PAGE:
Already strapped in, with a stranger tightening my parachute, it becomes jarringly clear Red Bull race planes don’t have ejection seats. “In the event of an emergency, the canopy flies open, and I’ll be yelling ‘Bail! Bail! Bail!’” instructs François Le Vot, my French aerobatic pilot. His voice, competing against the engine through the helmet’s erratic mic, is hard to hear. There’s no chance I’m actually comprehending his words. As he progresses to some pretty vital details — how to unbuckle the safety harness; at which angle jump to avoid getting decapitated by the plane’s tail; where not to pull on my parachute — it’s all too much. I envision a fiery plane crash scenario. Is it unlikely? Yes. But it distracts me from another current crisis. For a person who doesn’t like flying, barrel rolls and controlled free falls scare me to the bones. And then there are the g-forces. I know there’s no way I’m ready for those.
The azure Las Vegas sky is calm, lucid and alarmingly inconsistent with my internal tempest. Somehow I agreed to this, but the whole situation feels rushed. In the seven minutes since arriving at the airstrip, I’ve slipped into a flight suit, met Le Vot and allowed myself to be gently shackled into a plane that’s slightly longer than a Suburban. Nothing’s been explained. Those safety waivers I signed in our New York office? Maybe I should’ve read them more meticulously.
“That’s the problem with the positive g-force. All the blood tends to leave the brain to go to the lower part of the body, and of course, no blood in the brain, no ideas.”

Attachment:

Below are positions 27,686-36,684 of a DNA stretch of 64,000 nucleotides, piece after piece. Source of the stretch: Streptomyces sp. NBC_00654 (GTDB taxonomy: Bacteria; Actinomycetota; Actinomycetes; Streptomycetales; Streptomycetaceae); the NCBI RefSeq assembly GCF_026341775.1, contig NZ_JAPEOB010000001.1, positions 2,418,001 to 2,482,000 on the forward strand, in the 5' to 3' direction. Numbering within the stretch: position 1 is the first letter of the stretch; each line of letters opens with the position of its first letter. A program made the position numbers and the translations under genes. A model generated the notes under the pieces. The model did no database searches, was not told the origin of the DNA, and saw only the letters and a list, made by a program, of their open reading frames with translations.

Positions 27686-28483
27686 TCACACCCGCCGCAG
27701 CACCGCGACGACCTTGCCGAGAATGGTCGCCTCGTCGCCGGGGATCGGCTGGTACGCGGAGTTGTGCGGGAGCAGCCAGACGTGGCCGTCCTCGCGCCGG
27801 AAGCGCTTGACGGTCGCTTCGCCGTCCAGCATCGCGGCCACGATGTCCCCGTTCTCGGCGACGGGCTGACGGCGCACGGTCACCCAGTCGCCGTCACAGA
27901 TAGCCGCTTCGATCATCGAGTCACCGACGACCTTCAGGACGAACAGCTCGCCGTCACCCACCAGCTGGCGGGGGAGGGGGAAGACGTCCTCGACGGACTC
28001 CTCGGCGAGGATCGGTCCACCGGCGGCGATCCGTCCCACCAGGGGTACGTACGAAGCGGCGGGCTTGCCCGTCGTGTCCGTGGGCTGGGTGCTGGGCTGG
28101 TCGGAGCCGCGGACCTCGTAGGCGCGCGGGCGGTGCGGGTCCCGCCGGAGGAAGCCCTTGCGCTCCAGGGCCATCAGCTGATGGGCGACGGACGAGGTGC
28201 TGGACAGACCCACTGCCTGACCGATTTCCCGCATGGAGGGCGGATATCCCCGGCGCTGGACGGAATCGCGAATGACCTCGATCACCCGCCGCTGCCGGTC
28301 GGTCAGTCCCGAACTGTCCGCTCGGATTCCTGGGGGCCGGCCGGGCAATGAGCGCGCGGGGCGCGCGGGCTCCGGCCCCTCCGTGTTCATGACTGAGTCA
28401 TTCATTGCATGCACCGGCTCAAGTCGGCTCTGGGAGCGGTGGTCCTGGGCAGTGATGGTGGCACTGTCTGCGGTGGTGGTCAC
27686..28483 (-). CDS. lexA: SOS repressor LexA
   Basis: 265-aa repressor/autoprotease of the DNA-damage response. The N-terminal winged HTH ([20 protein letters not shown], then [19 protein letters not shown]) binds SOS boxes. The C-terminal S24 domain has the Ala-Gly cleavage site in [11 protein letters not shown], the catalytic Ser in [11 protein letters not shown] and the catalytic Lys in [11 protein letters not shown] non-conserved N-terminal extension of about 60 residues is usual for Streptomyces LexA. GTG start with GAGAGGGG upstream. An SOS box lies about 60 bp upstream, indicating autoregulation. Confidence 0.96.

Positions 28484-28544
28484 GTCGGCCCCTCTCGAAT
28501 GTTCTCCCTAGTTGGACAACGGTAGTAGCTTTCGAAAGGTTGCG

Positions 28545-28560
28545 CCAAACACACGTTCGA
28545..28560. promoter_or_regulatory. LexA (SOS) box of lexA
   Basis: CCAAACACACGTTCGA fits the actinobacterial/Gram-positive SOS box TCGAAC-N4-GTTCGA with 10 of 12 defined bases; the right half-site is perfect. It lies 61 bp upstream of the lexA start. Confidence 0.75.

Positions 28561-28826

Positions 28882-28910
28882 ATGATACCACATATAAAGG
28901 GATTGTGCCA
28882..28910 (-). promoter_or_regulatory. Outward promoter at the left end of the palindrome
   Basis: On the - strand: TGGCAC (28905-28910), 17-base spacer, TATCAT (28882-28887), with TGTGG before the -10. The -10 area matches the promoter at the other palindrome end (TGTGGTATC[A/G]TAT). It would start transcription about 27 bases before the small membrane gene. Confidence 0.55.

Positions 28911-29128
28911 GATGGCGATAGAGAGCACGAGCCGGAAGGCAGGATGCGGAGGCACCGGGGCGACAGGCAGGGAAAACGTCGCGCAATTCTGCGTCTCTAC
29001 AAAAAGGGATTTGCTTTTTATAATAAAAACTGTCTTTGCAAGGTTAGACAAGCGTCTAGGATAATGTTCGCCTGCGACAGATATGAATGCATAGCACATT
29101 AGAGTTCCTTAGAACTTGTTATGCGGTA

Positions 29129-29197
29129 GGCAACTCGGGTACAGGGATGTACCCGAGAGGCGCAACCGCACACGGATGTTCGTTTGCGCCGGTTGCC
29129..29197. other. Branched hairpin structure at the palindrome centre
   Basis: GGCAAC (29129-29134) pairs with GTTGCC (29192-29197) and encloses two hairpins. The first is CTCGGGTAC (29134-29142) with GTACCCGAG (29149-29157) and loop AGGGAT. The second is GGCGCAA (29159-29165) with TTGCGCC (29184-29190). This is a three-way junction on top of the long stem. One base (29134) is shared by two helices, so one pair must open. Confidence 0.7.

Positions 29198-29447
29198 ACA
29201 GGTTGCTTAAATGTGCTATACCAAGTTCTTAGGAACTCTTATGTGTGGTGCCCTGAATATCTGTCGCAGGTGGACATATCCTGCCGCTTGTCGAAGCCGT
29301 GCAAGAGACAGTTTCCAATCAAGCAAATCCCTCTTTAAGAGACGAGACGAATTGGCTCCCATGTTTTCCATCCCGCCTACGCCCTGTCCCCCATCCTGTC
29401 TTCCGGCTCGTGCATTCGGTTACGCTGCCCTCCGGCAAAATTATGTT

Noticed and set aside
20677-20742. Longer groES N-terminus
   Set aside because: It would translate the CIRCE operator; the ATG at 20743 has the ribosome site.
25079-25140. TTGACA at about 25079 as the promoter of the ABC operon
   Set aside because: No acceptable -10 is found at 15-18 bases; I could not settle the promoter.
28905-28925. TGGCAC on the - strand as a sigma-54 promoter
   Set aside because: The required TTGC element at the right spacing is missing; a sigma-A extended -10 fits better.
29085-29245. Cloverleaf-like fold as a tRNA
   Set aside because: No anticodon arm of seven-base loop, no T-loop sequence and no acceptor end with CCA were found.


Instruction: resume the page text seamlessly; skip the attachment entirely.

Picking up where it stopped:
Someone closes the canopy and we start rolling down the runway. “Don’t worry”, Le Vot says. “You have little to fear. This plane runs like a Swiss-made watch.” If he means to calm me down, he fails. After two days listening to pilots, industry professionals and thrill seekers, I know my body’s going to be physically punished, no matter what, by g-forces. Loosely defined as the acceleration of gravity on a body, g’s are contingent on a plane’s speed and aerobatic prowess. Increased speeds and sharper maneuvers equate to higher pressures exerted on a pilot’s body. The Red Bull Air Race allows for up to 10 g’s, meaning that, for that moment, the pilot feels like he weighs ten times more than he actually does. To put that in perspective, pilots face the same amount force in a 50-second flight as a weightlifter benching a small car — twelve times.
As we take off and ascend into the sky, I’m vaguely aware we won’t reach the 10-g crescendo of an actual air race flight. But my body’s still in line for the ringer. Augmented g’s have a nefarious toll on the body. “That’s the problem with the positive g-force,” Le Vot had explained on the ground. “All the blood tends to leave the brain to go to the lower part of the body, and of course, no blood in the brain, no ideas.” Loss of consciousness — what pilots refer to as “greying out” — is a very real, very scary possibility.
But understanding g-force isn’t as deductive as simply staying under 10 g’s. There are two parameters to consider: the proper value of the g-force and the duration of their application. “For example, if you experience 5 g’s for 4 seconds,” says Le Vot, “that’s the same effort as experiencing 10 g’s for half of a second. Ten g’s isn’t a problem for half a second, but 5 g’s could become a problem after 10 seconds.”
Which is why competing pilots must wear G-Race suits, explained to me by professional team Breitling pilot Nigel Lamb the day before. The suits, which were introduced this year and are part of the sport’s new set of rules after its hiatus since 2010, are lined with fluid-filled tubes to harness hydrostatic pressure, contracting around certain muscles — mainly in the legs and abdomen — and preventing blood from flowing away from the brain.
After a weekend of hearing Lamb vehemently complain about his — “I cannot tell you how much I hate [the suit]. It’s 14 pounds and oh my god, it’s horrible” — I’m still lamenting not wearing one. Lamb was concerned with comfort in an already stifling cockpit. I’m focused on the suit’s ability to alleviate up to 1.5 g’s — the potential fine line between me throwing up or passing out.
pilots face the same amount force in a 50-second flight as a weightlifter benching a small car — twelve times.